Archive for August, 2009

links for 2009-08-31

  • The Internet's great promise is to make the world's information universally accessible and useful. So how come when you arrive at the most popular dating site in the US you find a stream of anonymous come-ons intermixed with insults, ads for prostitutes, naked pictures, and obvious scams? In a design straight from the earliest days of the Web, miscellaneous posts compete for attention on page after page of blue links, undifferentiated by tags or ratings or even usernames. Millions of people apparently believe that love awaits here, but it is well hidden. Is this really the best we can do?

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links for 2009-08-24

  • One of the founding principles of free market theory, for example, is the idea that markets work best when there is a free flow of information.

    Yet, some of those bankers who have been promoting free market rhetoric in recent years have also been preventing the widespread dissemination of detailed data on, say, credit derivatives prices. Similarly, while bankers have taken the idea of creative destruction as an article of faith, in terms of how markets are supposed to work, they have been operating on the assumption that their own industry would never suffer too violent a wave of creative destruction.

  • These napkins have been getting a lot of circulation. They've been ranked among the most frequently cited presentations on SlideShare since I've been posting them this week. I've sent links to my Senators Pelosi and Feinstein, and have sent them through to contacts I met at the Senate while giving a workshop there last year.

    If you know somebody in the administration who could use help clarifying what the heck is being talked about, please pass along these links.

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links for 2009-08-23

  • What they found is that honesty is an automatic process—but only for some people. Comparing scans from tests with and without the opportunity to cheat, the scientists found that for honest subjects, deciding to be honest took no extra brain activity. But for others, the dishonest group, both deciding to lie and deciding to tell the truth required extra activity in the areas of the brain associated with critical thinking and self-control.
  • To be sure, there are honorable conservatives, trying to do the right thing. There is a legitimate, if wildly improbable, fear that Obama's plan will start a process that will end with a health-care system entirely controlled by the government. There are conservatives — Senator Lamar Alexander, Representative Mike Pence, among many others — who make their arguments based on facts. But they have been overwhelmed by nihilists and hypocrites more interested in destroying the opposition and gaining power than in the public weal. The philosophically supple party that existed as recently as George H.W. Bush's presidency has been obliterated. The party's putative intellectuals — people like the Weekly Standard's William Kristol — are prosaic tacticians who make precious few substantive arguments but oppose health-care reform mostly because passage would help Barack Obama's political prospects.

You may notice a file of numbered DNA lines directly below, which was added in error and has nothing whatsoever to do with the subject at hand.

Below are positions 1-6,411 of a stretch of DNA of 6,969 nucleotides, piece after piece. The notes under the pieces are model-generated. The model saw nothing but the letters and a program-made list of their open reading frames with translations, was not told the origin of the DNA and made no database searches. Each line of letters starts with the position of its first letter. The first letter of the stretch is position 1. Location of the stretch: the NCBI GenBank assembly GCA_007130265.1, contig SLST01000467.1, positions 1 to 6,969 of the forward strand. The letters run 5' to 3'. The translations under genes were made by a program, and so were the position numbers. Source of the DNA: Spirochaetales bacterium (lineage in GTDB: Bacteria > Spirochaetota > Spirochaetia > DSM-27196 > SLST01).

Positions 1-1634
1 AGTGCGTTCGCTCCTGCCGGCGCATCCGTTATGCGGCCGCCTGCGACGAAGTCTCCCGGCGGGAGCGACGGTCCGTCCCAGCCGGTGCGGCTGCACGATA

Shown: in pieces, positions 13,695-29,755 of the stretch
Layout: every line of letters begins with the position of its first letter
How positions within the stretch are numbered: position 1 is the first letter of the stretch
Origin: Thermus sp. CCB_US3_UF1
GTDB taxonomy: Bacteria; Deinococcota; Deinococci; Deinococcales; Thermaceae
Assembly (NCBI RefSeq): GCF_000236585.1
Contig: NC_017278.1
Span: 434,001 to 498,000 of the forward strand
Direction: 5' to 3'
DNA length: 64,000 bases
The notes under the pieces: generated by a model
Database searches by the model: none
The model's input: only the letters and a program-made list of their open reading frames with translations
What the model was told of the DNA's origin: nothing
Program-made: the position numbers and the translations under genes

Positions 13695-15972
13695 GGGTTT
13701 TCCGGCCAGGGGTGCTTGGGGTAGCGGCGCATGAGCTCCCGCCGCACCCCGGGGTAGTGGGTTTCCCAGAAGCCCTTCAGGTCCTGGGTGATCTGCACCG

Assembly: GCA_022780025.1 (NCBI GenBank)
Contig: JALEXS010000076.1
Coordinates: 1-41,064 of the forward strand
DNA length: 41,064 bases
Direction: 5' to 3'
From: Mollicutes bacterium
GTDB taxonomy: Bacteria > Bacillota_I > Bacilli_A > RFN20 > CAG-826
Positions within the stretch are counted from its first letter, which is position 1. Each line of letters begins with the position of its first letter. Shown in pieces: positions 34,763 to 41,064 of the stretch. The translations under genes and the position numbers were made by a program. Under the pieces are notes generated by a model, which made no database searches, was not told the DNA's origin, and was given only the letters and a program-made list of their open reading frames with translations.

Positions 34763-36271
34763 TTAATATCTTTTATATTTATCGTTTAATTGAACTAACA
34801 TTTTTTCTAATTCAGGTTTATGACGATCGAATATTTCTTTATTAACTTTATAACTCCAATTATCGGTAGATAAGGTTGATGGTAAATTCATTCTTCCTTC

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links for 2009-08-22

  • I don’t know if administration officials realize just how much damage they’ve done themselves with their kid-gloves treatment of the financial industry, just how badly the spectacle of government supported institutions paying giant bonuses is playing. But I’ve had many conversations with people who voted for Mr. Obama, yet dismiss the stimulus as a total waste of money. When I press them, it turns out that they’re really angry about the bailouts rather than the stimulus — but that’s a distinction lost on most voters.

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links for 2009-08-18

  • In the world of pricey art galleries and top museums, the paper trail behind a painting is almost as important as the work itself. This documented history, a painting’s “provenance,” proves the work’s authenticity and can raise its value to staggering levels.

    A new book tells the riveting true story of a con-man and a talented, struggling artist who teamed up to pull off what Scotland Yard called the “biggest art fraud of the 20th century.”

    How did they do it? Why? And what did it mean for the world of art?

    This hour, On Point: “Provenance.” A painter, a con-man, and a fraud for the ages.

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links for 2009-08-17

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links for 2009-08-14

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